Tuesday, November 10, 2015

The Common Cold or Economic Anemia?

Peter has had a cold for nine consecutive weeks. He is running out of Kleenex and good cheer. That’s a long time to have a cold. Peter looked back at his precise records. In the last 67 years he has had 10 colds. The longest one lasted three weeks. Most of them lasted only one week. Nine weeks? Maybe it isn’t a cold! Maybe Peter should be worried.

In similar fashion, Real GDP in the USA has grown by less than 2.5% for nine years running (if we count 2015 which is not over yet). This “economic cold” has lasted since 2007 just before the recession turned real GDP change negative. We have been blowing our collective economic nose every year since. Below are the annual real GDP growth figures (percentage change from the year before):

            2007  1.8%
            2008 -0.3%
            2009 -2.8%
            2010  2.5%
            2011  1.6%
            2012  2.2%
            2013  1.5%
            2014  2.4%
            2015  2.0% (based on 3 quarters)

If this was your kid’s GPAs for each term at Harvard, you might call the Dean and ask what is going on when your brilliant kid has such a mediocre record. The US economy is capable and expected to do much better. For example, the average annual growth rate of real GDP since the end of WWII is about 3.2%. Before the recession started between 1990 and 2006 – the average was 3% per year.  3% is an average of many years  -- during the past we have had recessions followed by strong growth periods many times. The average is not the best we can do. It is what one might call normal.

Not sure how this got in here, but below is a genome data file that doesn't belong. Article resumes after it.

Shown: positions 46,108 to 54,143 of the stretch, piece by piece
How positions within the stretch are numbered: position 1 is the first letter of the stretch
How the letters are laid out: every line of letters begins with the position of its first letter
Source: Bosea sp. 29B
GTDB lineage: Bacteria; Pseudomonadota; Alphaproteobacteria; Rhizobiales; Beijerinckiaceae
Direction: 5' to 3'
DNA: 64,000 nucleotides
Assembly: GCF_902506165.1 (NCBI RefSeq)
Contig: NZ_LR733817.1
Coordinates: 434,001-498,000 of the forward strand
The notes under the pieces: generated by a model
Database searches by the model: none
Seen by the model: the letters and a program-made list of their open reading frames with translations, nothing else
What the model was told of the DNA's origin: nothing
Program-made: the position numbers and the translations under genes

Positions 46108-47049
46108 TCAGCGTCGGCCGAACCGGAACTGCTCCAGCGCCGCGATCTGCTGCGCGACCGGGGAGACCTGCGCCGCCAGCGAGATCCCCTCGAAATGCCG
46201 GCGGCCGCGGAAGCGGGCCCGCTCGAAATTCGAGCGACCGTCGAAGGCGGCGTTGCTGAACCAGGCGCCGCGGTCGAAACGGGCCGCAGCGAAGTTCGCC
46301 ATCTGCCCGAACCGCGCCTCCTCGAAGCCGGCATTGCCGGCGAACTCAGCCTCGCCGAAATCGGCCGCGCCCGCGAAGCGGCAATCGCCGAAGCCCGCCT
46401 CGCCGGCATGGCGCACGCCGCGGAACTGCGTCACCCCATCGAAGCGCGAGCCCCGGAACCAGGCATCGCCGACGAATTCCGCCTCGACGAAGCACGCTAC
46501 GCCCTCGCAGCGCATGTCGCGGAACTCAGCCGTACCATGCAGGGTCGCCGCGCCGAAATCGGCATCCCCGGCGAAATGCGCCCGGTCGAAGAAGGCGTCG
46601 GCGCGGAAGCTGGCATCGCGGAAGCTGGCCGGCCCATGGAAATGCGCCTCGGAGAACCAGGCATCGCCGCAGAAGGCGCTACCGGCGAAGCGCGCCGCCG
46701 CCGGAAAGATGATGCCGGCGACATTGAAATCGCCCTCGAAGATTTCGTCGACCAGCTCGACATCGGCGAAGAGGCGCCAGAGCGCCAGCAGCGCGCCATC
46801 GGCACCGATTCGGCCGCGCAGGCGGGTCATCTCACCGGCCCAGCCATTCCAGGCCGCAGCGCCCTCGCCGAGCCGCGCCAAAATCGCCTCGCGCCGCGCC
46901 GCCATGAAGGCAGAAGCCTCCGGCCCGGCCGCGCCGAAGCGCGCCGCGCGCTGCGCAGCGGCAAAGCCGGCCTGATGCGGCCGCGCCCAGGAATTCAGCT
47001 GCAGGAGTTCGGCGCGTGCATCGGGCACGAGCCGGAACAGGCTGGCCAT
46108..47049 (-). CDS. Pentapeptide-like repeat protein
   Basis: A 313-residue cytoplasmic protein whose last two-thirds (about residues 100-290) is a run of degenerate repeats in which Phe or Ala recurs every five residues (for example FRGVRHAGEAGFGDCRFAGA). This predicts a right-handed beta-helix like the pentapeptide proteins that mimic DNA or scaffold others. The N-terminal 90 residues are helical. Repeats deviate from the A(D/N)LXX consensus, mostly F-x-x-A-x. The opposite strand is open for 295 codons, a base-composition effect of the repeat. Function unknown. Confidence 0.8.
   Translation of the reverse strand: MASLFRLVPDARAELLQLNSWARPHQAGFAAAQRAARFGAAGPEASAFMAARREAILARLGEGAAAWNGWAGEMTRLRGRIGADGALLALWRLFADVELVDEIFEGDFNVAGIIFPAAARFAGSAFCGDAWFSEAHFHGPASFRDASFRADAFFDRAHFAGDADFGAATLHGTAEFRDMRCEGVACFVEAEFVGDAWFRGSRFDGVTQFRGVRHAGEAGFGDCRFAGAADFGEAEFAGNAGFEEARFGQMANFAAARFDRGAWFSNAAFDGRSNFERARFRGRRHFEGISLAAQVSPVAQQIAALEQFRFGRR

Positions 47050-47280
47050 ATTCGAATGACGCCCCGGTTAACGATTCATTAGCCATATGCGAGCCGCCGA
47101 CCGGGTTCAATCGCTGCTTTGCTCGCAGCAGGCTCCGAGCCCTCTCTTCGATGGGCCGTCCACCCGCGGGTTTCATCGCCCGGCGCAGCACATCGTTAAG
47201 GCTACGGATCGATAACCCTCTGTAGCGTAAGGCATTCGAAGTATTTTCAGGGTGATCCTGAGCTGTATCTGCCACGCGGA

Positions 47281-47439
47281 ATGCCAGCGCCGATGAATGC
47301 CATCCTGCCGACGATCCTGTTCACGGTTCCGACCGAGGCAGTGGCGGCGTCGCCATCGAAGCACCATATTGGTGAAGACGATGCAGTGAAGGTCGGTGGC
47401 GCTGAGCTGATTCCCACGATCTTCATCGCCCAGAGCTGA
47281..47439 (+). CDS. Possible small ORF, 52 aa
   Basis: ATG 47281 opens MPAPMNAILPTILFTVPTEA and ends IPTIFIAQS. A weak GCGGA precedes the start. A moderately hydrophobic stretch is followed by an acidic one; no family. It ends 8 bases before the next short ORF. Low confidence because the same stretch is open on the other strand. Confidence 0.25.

So I chose 2.5% for my analysis this week because it is clearly below normal. It might be a good rate for Germany or France of Japan – but it is not good for the USA. Nine consecutive quarters below 2.5% growth probably indicates that something is wrong – and that something is not the common cold or an allergy attack.

When you look at my table above – forget the two recession years when real GDP fell. Look instead at the years when we might have had a rapid recovery (with rates well above 3%) and then a sustainable growth phase. We had neither. In those 6 years the best we could do was 2.5% (in 2010). Look at the pattern – a little above 2% one year followed by a little below 2% the next. Those 6 post-recession years average to about 2% per year.

Our politicians seem to agree that this is not acceptable economic performance. But what galls me is that they are not really very serious about doing anything. When is the last time you saw Hillary or Bernie or any of the 92 Republicans shouting about the need to increase economic growth. While they will each say that growth is important, the energy behind a growth remedy is surely lacking compared to the many hot button issues that generate a lot of heat and light (abortion, gays, healthcare, income distribution, immigration, and so on).